"Private sector housing strategy"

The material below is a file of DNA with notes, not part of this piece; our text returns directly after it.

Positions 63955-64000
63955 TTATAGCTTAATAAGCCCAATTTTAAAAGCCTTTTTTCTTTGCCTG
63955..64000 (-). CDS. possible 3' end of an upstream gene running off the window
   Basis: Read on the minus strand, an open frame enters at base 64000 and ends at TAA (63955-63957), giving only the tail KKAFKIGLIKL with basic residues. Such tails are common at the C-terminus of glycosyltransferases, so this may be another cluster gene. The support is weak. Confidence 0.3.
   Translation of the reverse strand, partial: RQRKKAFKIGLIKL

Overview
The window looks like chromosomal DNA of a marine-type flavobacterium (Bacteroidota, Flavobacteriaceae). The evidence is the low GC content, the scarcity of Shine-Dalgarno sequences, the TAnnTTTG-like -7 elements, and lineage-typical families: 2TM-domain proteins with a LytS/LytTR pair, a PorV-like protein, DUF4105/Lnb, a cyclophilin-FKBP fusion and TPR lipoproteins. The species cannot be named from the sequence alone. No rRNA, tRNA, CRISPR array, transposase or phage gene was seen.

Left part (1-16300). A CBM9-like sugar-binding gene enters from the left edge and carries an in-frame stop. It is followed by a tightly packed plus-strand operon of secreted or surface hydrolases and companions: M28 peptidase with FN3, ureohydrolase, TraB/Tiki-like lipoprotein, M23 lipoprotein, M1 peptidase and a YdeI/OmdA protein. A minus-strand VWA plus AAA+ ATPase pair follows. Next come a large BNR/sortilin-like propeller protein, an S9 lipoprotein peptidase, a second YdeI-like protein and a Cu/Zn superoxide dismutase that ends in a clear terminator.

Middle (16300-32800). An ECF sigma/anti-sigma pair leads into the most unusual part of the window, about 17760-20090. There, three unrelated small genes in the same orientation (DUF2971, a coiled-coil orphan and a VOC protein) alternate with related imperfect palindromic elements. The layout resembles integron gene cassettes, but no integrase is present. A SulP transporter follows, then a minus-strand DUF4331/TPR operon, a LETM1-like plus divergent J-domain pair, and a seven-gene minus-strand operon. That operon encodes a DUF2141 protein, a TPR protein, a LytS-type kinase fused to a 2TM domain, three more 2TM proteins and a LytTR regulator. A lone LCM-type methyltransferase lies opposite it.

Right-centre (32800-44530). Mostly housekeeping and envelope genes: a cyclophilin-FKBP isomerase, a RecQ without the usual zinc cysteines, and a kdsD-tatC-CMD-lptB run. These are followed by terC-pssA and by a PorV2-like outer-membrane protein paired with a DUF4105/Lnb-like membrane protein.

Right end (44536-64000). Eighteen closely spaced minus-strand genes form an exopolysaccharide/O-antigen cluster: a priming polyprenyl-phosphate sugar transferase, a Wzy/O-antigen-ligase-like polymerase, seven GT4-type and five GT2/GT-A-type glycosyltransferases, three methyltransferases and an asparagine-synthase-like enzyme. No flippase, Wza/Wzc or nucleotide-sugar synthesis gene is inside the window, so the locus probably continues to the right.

SOCIAL COMMITTEE ITEM 09 24 JANUARY 2008 Annexe 1 Private Sector Housing Strategy 2008-2011 Produced by: Environmental Health Epsom & Ewell Borough Council, Regulatory Services January 2008 To be reviewed annually If you have any comments on the Private Housing Strategy, please contact: Fergus Nash Environmental Health Officer Environmental Health Services Epsom & Ewell Borough Council Town Hall The Parade Epsom Surrey KT18 5BY Tel: 01372 732420 Email: email@example.com Private Sector Housing Strategy Contents CONTENTS 1 EXECUTIVE SUMMARY 3 1. INTRODUCTION 4 2. PURPOSE OF THE PRIVATE SECTOR HOUSING STRATEGY 5 2.2 Links with Other Strategies 5 3. THE PRIVATE SECTOR HOUSING STRATEGY 6 3.1 The strategic approach 6 3.2 Drivers of Change 6 3.3 Development of the Private Sector Housing Strategy Action Plan 7 3.4 Risk Assessment 7 4. THE WAY FORWARD: PRIVATE SECTOR HOUSING ACTION PLAN 8 4.1 Action Plan 8 4.1.1 Private Sector Stock Condition information 8 4.1.2 Disrepair in the Borough 8 4.1.3 Note on the BRE 8 4.2 Objectives and Targets 9 4.2.1 Owner-occupied dwellings 9 4.2.2 Private Rented Sector 9 4.2.3 Target Setting 9 4.2.4 Proactive Housing Work 10 4.2.5 Service Requests / Complaints 10 4.2.6 Enforcement in the Private Rented Sector 11 4.3 Disabled Facilities Grants 11 4.3.1 Service targets Disabled Facilities Grant enquiries 11 4.3.2 Home Repair Assistance Grants 12 4.4 Improving Energy Efficiency 12 4.4.1Heat Project 12 4.4.2 Warm Front Grants 12 1 Private Sector Housing Strategy 4.4.3 Epsom and Ewell Energy Group 13 4.4.4 Surrey and East Sussex Energy Efficiency Advice Centre 13 4.4.5 Zero-In project 13 4.5 Sustainable Housing 13 4.6 Empty Properties 13 4.7 Decent Homes 14 4.8 Action Plan Monitoring 14 APPENDIX ONE: BACKGROUND INFORMATION 15 APPENDIX TWO: SWOT ANALYSIS 16 APPENDIX THREE: ACTION PLAN 17 APPENDIX FOUR: COMMITTEE REPORTS ON PRIVATE SECTOR HOUSING 18 APPENDIX FIVE: DECENT HOMES 19 APPENDIX SIX: THE HOUSING HEALTH AND SAFETY RATING SYSTEM 20 APPENDIX SEVEN: RECORD OF COMPLAINTS / SERVICE REQUESTS 22 2 Private Sector Housing Strategy Executive Summary This document sets out Epsom and Ewell Borough Council’s Private Sector Housing Strategy for the period 2008 to 2011 and incorporates the strategic changes recommended in the Audit Commission’s report. Almost 90% of the housing stock in Epsom and Ewell is in the private sector, either privately rented or owner occupied (Census 2001). The quality and availability of housing in this sector is therefore critical in meeting the needs of current and future households. This strategy therefore sets out the following: Our plans to meet ‘Decent Homes’ obligations in the private sector How we are implementing the Housing Act 2004 and raising the quality of privately owned housing in the Borough Methods of working in Environmental Health Services - implemented following the Audit Commissions inspection of Affordable Housing (including private sector housing activities) in 2006 This strategy and the associated ‘Action Plan’ feeds into and informs the overarching Housing Strategy for the Borough. Whilst the Private Sector Housing Strategy focuses on the quality and suitability of private sector housing, the Housing Strategy concentrates on the availability of private sector housing to satisfy housing needs and prevent homelessness.’ 3 Private Sector Housing Strategy 1. Introduction More than 90% of housing in the borough of Epsom & Ewell is privately owned. The majority of homes are safe to live in, well heated and well maintained. Unfortunately this is not true in all cases and a Council commissioned stock condition survey plus subsequent statistical modelling showed the extent of disrepair and poor standards and the estimated cost of rectifying them. This strategy brings together our proposals for this sector in a single integrated document that states clearly how we can help improve living conditions and the health and well being of residents. The following chapters show how we have used the survey and other evidence to look at key facts and trends to propose how to prioritise investment and concentrate assistance where it is most badly needed. Further background information can be found in Appendix One. 4 Private Sector Housing Strategy 2. Purpose of the Private Sector Housing Strategy 2.1 Purpose and Objectives of the Private Sector Housing Strategy The purpose of the strategy is to provide a sound framework to carry out the Council’s statutory and non statutory obligations and to improve the social, environmental and economic well being of the communities they serve. The Strategy sets out the Council’s objectives and plan of action to meet those obligations in relation to private sector housing in the borough. The outcomes of adopting and implementing a Private Sector Housing Strategy will include; The improvement of energy efficiency housing in the Borough The increase in sustainable housing in the Borough The reduction of non Decent Homes. The improvement of the quality and standard of private rented properties in the Borough. There are two important Acts for the improvement of private sector housing. Housing Act 2004. This introduced the Housing, Health and Safety Rating System (HHSRS). This system provides for the determination of unsatisfactory housing conditions using statistical evidence and professional judgement. Where a category 1 hazard is identified using this method, the Council has a statutory obligation to consider action. Excessive cold and falls on stairs are two of the most common category one hazards. The Act also introduced a new licensing scheme for HMOs where by 3 storey Houses in Multiple Occupation (HMO's) have to meet minimum standards for amenities, management and fire precautions. This will only cover a minority of HMOs in the Borough (approximately twenty premises). Home Energy Conservation Act 1995 (HECA). This legislation introduced a target of gaining a 30% improvement in energy efficiency in all domestic accommodation between 1995 and 2010. 2.2 Links with Other Strategies This strategy should be read in conjunction with the adopted Housing Strategy Statement 2005 – 2008 the Fuel Poverty Strategy 2006, Private Sector Housing Renewal Policy and the Housing Enforcement Policy adopted in 2003 5 Private Sector Housing Strategy The Private Sector Housing Strategy has strong links with other strategies developed by the Council, as well as linking to the Council’s Key Priorities, as stated in the Corporate Plan 2007 to 2011. In 2007, the Council set out its ambition for the four years from 2007 to 2011 in its Corporate Plan. This Corporate Plan demonstrates how we will support the Borough’s Community Strategy and responds to the Government’s priorities. It sets out our Key Priorities, together with a family of supporting plans and strategies, shows how we will resource them and manage the organisation to secure their achievement and deliver continuous improvement. The Council’s ambition and Key Priorities are based on the needs and aspirations of local residents, as well as taking into consideration both the interest of our local partners, through the Community Strategy, and national government priorities. The Council’s key priorities are set out in the Corporate Plan, 2007 to 2011. The six Key Priorities are: 1. Cost effective recycling 2. Enhancing the visual appearance of local environment 3. Tackling anti-social behaviour 4. Championing health service improvement 5. Promoting sustainability and tackling issues of climate change 6. Enhancing services for young people This Strategy is most closely linked with the Key Priority ‘Promoting sustainability and tackling issues of climate change’ through the improvement of energy efficiency in dwellings in the borough. 3. The Private Sector Housing Strategy 3.1 The strategic approach The Housing Act requires local housing authorities to consider the housing conditions in the borough with a view to determining what action to take under the Act, which includes the duty and powers to deal with hazards under HHSRS or provide financial assistance with home repair or improvement. The purpose of this review is to ensure that the Council maintains a current awareness of the state of housing stock in the borough, so that it can come to well-informed judgements as to the action it needs to take. 3.2 Drivers of Change There are four that will have an impact on delivering the future possibility and way forward. Identifying these drivers for change will take us from current reality to future possibility. The drivers have been separated into internal and external drivers. 6 Private Sector Housing Strategy 3.3.1 The internal driver The internal driver is to support the Key Priority of; Promoting sustainability and tackling issues of climate change 3.3.2 External drivers External drivers include: Housing Act 2004 The Council is required to consider the housing conditions in the borough with a view to determining what action to take under the Act. The Home Energy Conservation Act 1995 The Home Energy Conservation Act 1995 (HECA), introduces a national target to reduce CO2 emissions and improve domestic energy efficiency by 30% by the year 2010. HECA places the responsibility for achieving this target on local authorities. Decent Homes In 2002 the Decent Homes Standard was extended to include the private sector with the focus on reducing the proportion of vulnerable households livings in non- decent homes. The vulnerable groups are those in receipt of at least one of the principle means tested or disability related benefits. This standard was removed from the PSA targets in the 2007 review. 3.3 Development of the Private Sector Housing Strategy Action Plan Using the levers for change that had been identified in the diagnostic stage of developing the Strategy, investigation could commence into ‘what we could do’ to get to where we want to be regarding The Private Sector Housing Strategy between the years of 2007 and 2011. 3.4 Risk Assessment There are a number of risks (threats) in association with the Strategy which were identified in the diagnostic stage under ‘threats.’ These threats have been taken into consideration in identifying actions to get us to where we want to be, and considered in developing the Action Plan. Risks include: Lack of accurate information on the current condition of the Epsom & Ewell housing Stock. Lack of suitably trained officers to meet the targets set out within the Strategy. Poor public knowledge of the Environmental Health Service and the subsequent low level of reactive work. 7 Private Sector Housing Strategy A full copy of the threats identified in the SWOT analysis can be found in Appendix Two. 4. The Way Forward: Private Sector Housing Action Plan 4.1 Action Plan Implementation of the Private Sector Housing Strategy is through the actions listed in the Action Plan appendix 3. Time and cost implications are listed in the Action Plan. 4.1.1 Private Sector Stock Condition information Two sources of stock condition information are available. Stock Condition Survey 2002 This survey comprised 250 full inspections and 506 external inspections of dwellings in the owner-occupied, private rented and Registered Social Landlord sectors. British Research Establishment (BRE) Housing Condition Report 2006 This report provides estimates of local housing conditions at the level of the authority, ward and census output area using models developed by BRE which combine national data from the English Housing Condition Survey 2001 with local census data. The information is provided in tabular form at ward and authority level and the smaller output areas are mapped. It is important to note that data displayed in this report does not take account of changes to housing conditions since 2001. 4.1.2 Disrepair in the Borough The Stock Condition Survey, although a useful tool for providing supportive data for the BRE report, cannot be used to provide data for target setting within this strategy. At the time the survey was published disrepair was determined in terms of the unfitness standard. The term unfit has since become obsolete and it is now only relevant to view properties with regard to hazards as rated under the new Housing Health and Safety Rating System. A useful comparison between the two surveys is the estimate of 4,476 dwellings predicted to have a Category 1 Hazard under the Housing Health and Rating System*. This accounts for 17% of the stock compared to the 7.5% which would have been expected to be determined ‘unfit’ under Housing Fitness Standard as reported by the stock condition survey. * see Appendix Seven (Housing Health and Safety Rating System) 4.1.3 Note on the BRE The spatial survey data for the BRE is based on the condition of a property at the time it was built and it does not consider the condition of the property at the time the analysis was 8 Private Sector Housing Strategy undertaken. For example; an area of properties in the borough outlined as very poor for thermal comfort may have changed as the owners of the properties have invested in double glazed windows and suitable loft insulation since the property was first built. Therefore the report provides a worst case estimate of housing condition in the borough but provides information on which areas are most likely to require attention. To test the accuracy of the data displayed in the report; data from inspections will be over- laid on the BRE spatial data. 4.2 Objectives and Targets 4.2.1 Owner-occupied dwellings The Council does not have the resources to subsidise non-vulnerable owner-occupiers. It is the Council’s view that owners have the primary responsibility to maintain their own property and this is supported by current Government guidance (ODPM Circular 05/2003). If the property is empty or causing a nuisance action under the empty homes policy (see below) and/or enforcement action will be considered. Houses in disrepair occupied by vulnerable people will be included in the work undertaken to achieve the decent homes standard by 2010. 4.2.2 Private Rented Sector The Council has a statutory duty to take action to resolve category 1 hazards in the housing stock. The BRE survey estimated 17% of the housing stock within the borough would contain category 1 hazards*. A large proportion of these will fail due to the hazard of excessive cold. It is also important note that the portion that fail due to excessive cold fail to meet the requirements of the Decent Homes Standard as two of the four criteria to achieve this minimum standard will have been failed, ie lack of thermal comfort and presence of a category 1 hazard. The BRE provides a level of detail which allows the Council to target resources at particular areas where the highest percentage of Category 1* hazards exist. Through active promotion of grants and government incentives and through enforcement in the private rented sector, the Council will reduce the percentage of Category 1 properties in these areas. 4.2.3 Target Setting The current target for reduction of Category 1* properties in the borough is 30 properties per annum. The service allocates one full time equivalent officer to private sector housing work. It is likely that this target will not be achieved by reliance on reactive work received by the council (housing service requests) but will require a dual approach through both reactive and proactive work. Service requests received concerning defects in dwelling tend not to be uniformly distributed throughout the year and a balance between proactive and reactive work is required to reach this target on a monthly basis. * see Appendix Seven (Housing Health and Safety Rating System) 9 Private Sector Housing Strategy 4.2.4 Proactive Housing Work The larger part of the proactive work performed by the Environmental Health Service is in student accommodation in partnership with the surrounding colleges. This is only achievable through a close working relationship with the Accommodation officers at the local colleges any enabled through the colleges providing lists of properties, landlords and occupancy details. Proactive inspections will also be aimed at the areas of the borough most likely to be effected by Excess Cold Hazards. The BRE report will be used to identify these areas, to facilitate this activity, data in the BRE report will be available in the Council’s spatially enabled database as a layer in the GIS map. The three main methods that will be used to identify possible actionable private rented properties are; By Tenure Information gained through council tax records such as high level of tenure turnover, non payment of council tax through student exemption and properties listed as houses with multiple occupants. By Spatial Position Using the information available through the BRE report, areas indentified as being high risk will be the prioritised for inspection. By College List Lists of accommodation and landlord contact details are available through the local colleges. It is unlikely that these properties will be in grave disrepair and visits to such properties are usually to advise landlords on fire safety and their responsibility under the new fire safety Regulatory Reform Order. These visits also strengthen the relationship between the local colleges, the landlords and the Council 4.2.5 Service Requests / Complaints The Council is committed to providing good services and have set key service standards which it will aim to achieve. Performance against these standards will be monitored and included in reports to our key partners and will be available to the wider community. Information about service standards is incorporated into a leaflet available on the website and from the Council offices on request. Working Days Service targets all enquiries Service Standards We have set out standards for the Service so that the most serious or immediate problems or requests are dealt with first. We aim to meet the following targets for our initial response: - “Response " means that we will start our action by the person who will deal with the enquiry making a phone call or a visit. You will be advised what action we will take, when and who by. If we cannot help, you will be given an explanation. 10 Private Sector Housing Strategy Level One Response on the same day – for serious or extensive public health problems. Level Two Response within 3 days – public health complaints (such as infestations or bad odours) or HMO licence queries. Level Three Response within 5 days – for other complaints, minor housing disrepair or less serious health and safety complaints. Level Four Response within 10 days – for non-urgent grant enquiries 4.2.6 Enforcement in the Private Rented Sector All enforcement undertaken under the Housing must comply with the procedures of the Environmental Health enforcement policy as adopted by the Council and the Enforcement Concordat. Appropriate enforcement action will be taken in cases where the hazard poses a severe risk to the current occupants. Depending on the category of hazard that the housing defect poses to a vulnerable group, the Council may take action to mitigate the risk. It is not the duty of the service to enforce action against landlords in all cases of reported disrepair, only when the defect poses harm to the occupants will statutory action be taken. 4.3 Disabled Facilities Grants The Council will continue to offer mandatory disabled facilities grants to owner occupiers or tenants who need adaptations to their property for a disabled member of the household. The Council will continue to comply with its duty under the Housing Grants Construction and Regeneration Act 1996 to offer disabled facilities grant up to a maximum of £25,000. The purpose of the grant is to help with the cost of essential adaptations to give an occupant better freedom of movement into and around their home and to access essential facilities within it. The service will be delivered through Epsom & Ewell Grants team. 4.3.1 Service targets Disabled Facilities Grant enquiries To achieve 90% compliance with the service standards as below: 1. Number of grants compliant with 14-day target between a) Occupational Therapists report received (duly made date) and b) applicant assessment visit. 2. Number of grants compliant with 56 day (statutory 6 month) target between a) user / surveyor /makes application and b) approval issued to user / surveyor / agent. 3. Number of grants compliant with 28 day target between a) notification of works completed received and b) final payment. A specific joint protocol exists to deal with service requests concerning disrepair in Rosebery Housing Association property. Complaints are referred initially to Rosebery housing managers to resolve the issue prior to Council officers investigating. 11 Private Sector Housing Strategy Upon receipt of a complaint regarding a property an officer will visit the property and undertake an assessment of property under the HHSRS. 4.3.2 Home Repair Assistance Grants These grants are available to owner occupiers and tenants for works which will prevent hospitalisation, or which will reduce the need for additional health care for the applicant. Also, where owner-occupiers are in imminent danger due to the condition of their home, Home Repair Assistance may be available. The maximum grant available is £2000 and in exceptional cases this can rise to £5000. Examples of work undertaken are as follows: Repairs to prevent the ingress of damp to a property, such as roof repairs and replacement guttering. Individual window replacement if the window is beyond repair. Repair of a faulty boiler or replacement of a condemned boiler 4.4 Improving Energy Efficiency The Home Energy Conservation Act 1995 (HECA), introduces a national target to reduce CO2 emissions and improve domestic energy efficiency by 30% by the year 2010. HECA places the responsibility for achieving this target on local authorities. As already discussed, the BRE report makes it possible to identify geographical areas in the borough that lack suitable insulation and efficient central heating, in taking action with relation to these types of dwelling the Council will be able to improve energy efficiency within this percentage of the housing stock and thereby help to meet the targets set out in the 1995 Act. The Council will promote energy efficiency through various initiates ranging from pro-active advice, promotion of grants and services available from central government and other agencies and enforcement in the private rented sector under the HHSRS*. The grants and loans on offer include; The improvement of energy efficiency in the boroughs housing stock is supported by the Key priority of Promoting sustainability and tackling issues of climate change. 4.4.1Heat Project Heat Surrey is supported by the Council to provide grants and discounted prices to insulate loft and cavity walls. The heat project enables everyone to obtain help towards loft and cavity insulation regardless of age, income or savings. * see Appendix Six (Housing Health and Safety Rating System) 4.4.2 Warm Front Grants The Warm Front Team is a government funded scheme which provides grants to make homes warmer and more energy efficient. Promotion through advice will be provided by the Councils Grants team and by the following agencies; 12 Private Sector Housing Strategy 4.4.3 Epsom and Ewell Energy Group The Epsom and Ewell Energy Group was set up to provide advice and information on energy matters to local residents and to encourage energy efficiency improvements in their homes. 4.4.4 Surrey and East Sussex Energy Efficiency Advice Centre The Centre offers independent advice, information on energy efficiency. 4.4.5 Zero-In project The Energy Centre for Sustainable Communities (ECSC) run the Surrey and East Sussex Energy Efficiency Advice Centre (SESSEAC) and has through the advice centre launched the Zero-In project. The Zero-In project will aim to generate installations of energy efficiency measures in the most cost effective way possible. This will be achieved by conducting concentrated marketing campaigns in neighbourhoods specifically chosen by analysis of demographic and building related datasets. The Council agreed to fund this survey at the November 2007 meeting of the Social Committee. Based on this work, energy efficiency publicity materials will be targeted at those areas identified to be in need of improvements. 4.5 Sustainable Housing Emissions of greenhouse gas, particularly carbon dioxide, are the main cause of climate change. The UK emitted more than 550 million tonnes of carbon dioxide in 2005. Energy use in buildings accounted for nearly half of these emissions, and more than a quarter came from the energy we use to heat, light and run our homes. The Council has already in place a strong programme to secure reductions in emissions from the domestic sector through promoting efficiency and conservation. This programme includes: action to promote voluntary energy conservation programmes such as the HEAT and the Warm Front scheme, and action via proactive inspections and enforcement under the HHSRS in relation to Category 1 Excessive Cold* dwellings in the private rented sector * see Appendix Seven (Housing Health and Safety Rating System 4.6 Empty Properties Council Tax records indicate that as at March 2007 there were 775 empty properties in Epsom and Ewell of which 298 are considered to be ‘long term empty’ (vacant for more than six months). This represents approximately 2.6% of the total housing stock in the Borough and although some properties remain vacant for a variety of good reasons e.g. awaiting probate or undergoing re-development it is acknowledged that an empty home represents a wasted resource in an area of such chronic housing shortage. The Council is currently revising the resources (both financial and staffing) that it dedicates to the issue of empty homes. At present a variety of approaches are used to encourage and persuade the owners of empty homes to bring them back into use. 13 Private Sector Housing Strategy 4.7 Decent Homes In 2002 the Decent Homes Standard was extended to include the private sector with the focus on reducing the proportion of vulnerable households livings in non-decent homes. The vulnerable groups are those in receipt of at least one of the principle means tested or disability related benefits. The Government’s Decent Home Target Implementation Plan sets out a trajectory for delivering that includes targets for specific years up to 2020, expressed as the proportion of vulnerable households in the private sector living in decent homes. The relevant target percentages are 65% by 2006, 70% by 2010 and 75% by 2020. Most recently the main government guidance on decent homes has been updated. The updated document “A Decent Home: The definition and guidance for implementation: June 2006 Update” reviews progress made and restates targets, but also clarifies various issues that have arisen. These include a significant change in the way non decent homes are measured i.e. the replacement of the Fitness Standard by the Housing Health and Rating System as the means of assessing minimum standards of housing. This is one of the four components of the Decent Homes Standard. This is an important change, as nationally around a million dwellings failed the fitness standard whereas closer to 4 million are expected to contain a Category 1 hazard under the Rating System. This is mainly because of the hazard from excessive cold which affects a greater proportion of homes than any other hazard and contributes the 40,000 excess winter deaths. 4.8 Action Plan Monitoring The action plan will be monitored through target setting and the meeting of such targets within the set time restraints. Other monitoring will include a general appraisal of the housing stock through reactive inspections and assessments of decent homes in the borough A detailed Action Plan can be found in Appendix Three. 14 Private Sector Housing Strategy Appendix One: Background Information The Council 2007 corporate Key Priority of Championing Health Service Improvements. Although the Council is not in a position to provide any of these services, it is in the unique position of being able to improve the health of its residents through improved housing conditions. The strong link between housing and health has been demonstrated since the 19th Century and has been supported by many national spending reviews and priorities since. Through achieving improvement to housing conditions the Council will reduce ill health caused by poor housing conditions and thus reduce the need for residents to visit their local health services. The Council is committed to its responsibilities as local housing authority and seeks to continuously improve its performance in this area. This was reflected in the extra staffing resource allocated to the improvement and enforcement of private sector housing in 2007. 15 Private Sector Housing Strategy Appendix Two: SWOT Analysis Strengths Presently the Environmental Health Service has suitable staff resources to meet the targets set out within the strategy. The Environmental Health Service has a strong working relationship with landlords and colleges in the Borough. Weaknesses Contemporary housing stock condition information is not available. The areas of the private rented sector available for inspection through the colleges, is not the highly vulnerable group that require most support. Opportunities Through proactive and reactive inspection the Environmental Health Service will compile a detailed database on housing in the Borough. Threats Lack of suitably trained officers to implement the strategy in the future. Variation and lack of conformity with other Boroughs within Surrey. 16 Private Sector Housing Strategy Appendix Three: Action Plan Actions Resource Implications EEBC Comments Required Outcomes Responsible Time Cost Resource Officer (1-off / ongoing) 1 Enabling BRE map layers on 1 day £0 cost One off GIS Officer To enable areas of poor database except for thermal efficiency to be GIS identified spatially officer’s time 2 Obtaining council tax records ½ day £0 except Ongoing Environmental To identify high turn over for Health Officers of occupants which might council indicate private rented tax property and exempt officer’s properties such as student time lets. 3 Obtaining lists of addresses 1 week £0 except Ongoing Environmental This is an ongoing To identify privately let from local colleges for where Health Officers process since properties properties with a view to colleges come and go proactive inspection require payment 4 Inspecting target properties Annually Existing Annually Environmental To mitigate the risk from based on criteria in 4.1.5 staffing Health Officers housing hazards to target of 30 category 1 in resource occupants of properties in 2008-2009 the Borough 17 Private Sector Housing Strategy Appendix Four: Committee reports on Private Sector Housing Social committee March 2007 Progress Report following inspection of the housing service November 2006 Progress Report following inspection of the housing service November 2006 Action following the inspection of the affordable housing function – Decent homes and private sector housing November 2006 Housing grants and housing renovation/improvement assistance November 2006 Fuel poverty strategy November 2006 HMO Licensing July 2006 Disabled facilities grants processing/home improvement agencies March 2006 Action following the inspection of the affordable housing function November 2005 Enforcement policy for private rented housing 18 Appendix Five: Decent Homes Decent Homes Description The Government’s definition of a ‘decent home’ is one which: a) Meets the statutory minimum standard for houses (those that fail will contain one or more hazards assessed as serious – category 1 – under HHSRS) b) Is in a reasonable state of repair c) Has reasonably modern facilities and services (those that fail are those that lack three or more of the following): a reasonably modern kitchen (20 years old or less) a kitchen with adequate space and layout a reasonably modern bathroom (30 years old or less) an appropriately located bathroom and WC adequate insulation against external noise (where external noise is a problem) A home lacking two or fewer of the above is still classed as decent, therefore it is not necessary to modernise kitchens and bathrooms if a home meets the remaining criteria d) Provides a reasonable degree of thermal comfort i.e. has both effective insulation and efficient heating Definition of vulnerable person for the purposes of the decent homes standard is someone in receipt of one of the following: Income support Housing benefit Council tax benefit Income based job seekers allowance Working families tax credit Attendance allowance Disability living allowance Industrial injuries disablement benefit War disablement pension Working tax credit which includes a disability element and household income of less than £14,200 Child tax credit with a household income of less than £14,200 Pension credit 19 Appendix Six: The Housing Health and Safety Rating System The Housing Health and Safety Rating System The Housing Health and Safety Rating System (HHSRS or the Rating System) is the Government’s new approach to the evaluation of the potential risks to health and safety from any deficiencies identified in dwellings. The HHSRS, although not in itself a standard, has been introduced as a replacement for the Housing Fitness Standard. The HHSRS is founded on the logical evaluation of both the likelihood of an occurrence that could cause harm, and the probable severity of the outcomes of such an occurrence. It relies on the informed professional judgements of both of these to provide a simple means of representing the severity of any dangers present in a dwelling. The Rating System is concerned with the assessment of hazards; that is the potential effect of conditions. The HHSRS is evidence-based. It is supported by extensive reviews of the literature and by detailed analyses of statistical data on the impact of housing conditions on health. The assessment using the HHSRS is made based on the condition of the whole dwelling. This means that, before such an assessment can be made, a thorough inspection of the dwelling must be carried out to collect the evidence of the condition. The HHSRS concentrates on threats to health and safety. It is generally not concerned with matters of quality, comfort and convenience. However, in some cases, such matters could also have an impact on a person’s physical or mental health or safety and so can be considered. Also, as the Rating System is about the assessment of hazards (the potential effect of conditions), the form of construction and the type and age of the dwelling do not directly affect an assessment. However, these matters will be relevant to determining the cause of any problem and so indicate the nature of any remedial action. There are 29 hazards and these have been arranged into 4 main groups reflecting the basic health requirements: PHYSIOLOGICAL REQUIREMENTS 1. Damp and mould growth 2. Excess cold 3.Excess heat 4 Asbestos (and MMF) 5 Biocides 6 Carbon Monoxide and fuel combustion products 7 Lead 8 Radiation 9 Uncombusted fuel gas 10 Volatile Organic Compounds PSYCHOLOGICAL REQUIREMENTS 11. Crowding and space 12. Entry by intruders 13. Lighting 14. Noise PROTECTION AGAINST INFECTION 15. Domestic hygiene, Pests and Refuse 20 16. Food safety 17. Personal hygiene, Sanitation and Drainage 18. Water supply PROTECTION AGAINST ACCIDENTS 19. Falls associated with baths etc 20. Falling on level surfaces etc 21. Falling on stairs etc 22. Falling between levels 23. Electrical hazards 24. Fire 25. Flames, hot surfaces etc 26. Collision and entrapment 27. Explosions 28. Position and operability of amenities etc 29. Structural collapse and falling elements The HHSRS uses judgements made by the inspector, based on an inspection of the whole dwelling, to generate a numerical score. The information observed during the inspection should be properly and accurately recorded as this will provide evidence to justify and support the judgements which form the basis of the numerical Hazard Score. 21 Appendix Seven: Record of Complaints / Service Requests Data from the database of recorded (complaints/service requests) 2002/03 2003/04 2004/05 2005/06 2006/07 2007/08* Housing complaints 53 49 44 52 60 77 * up to 17/12/07 22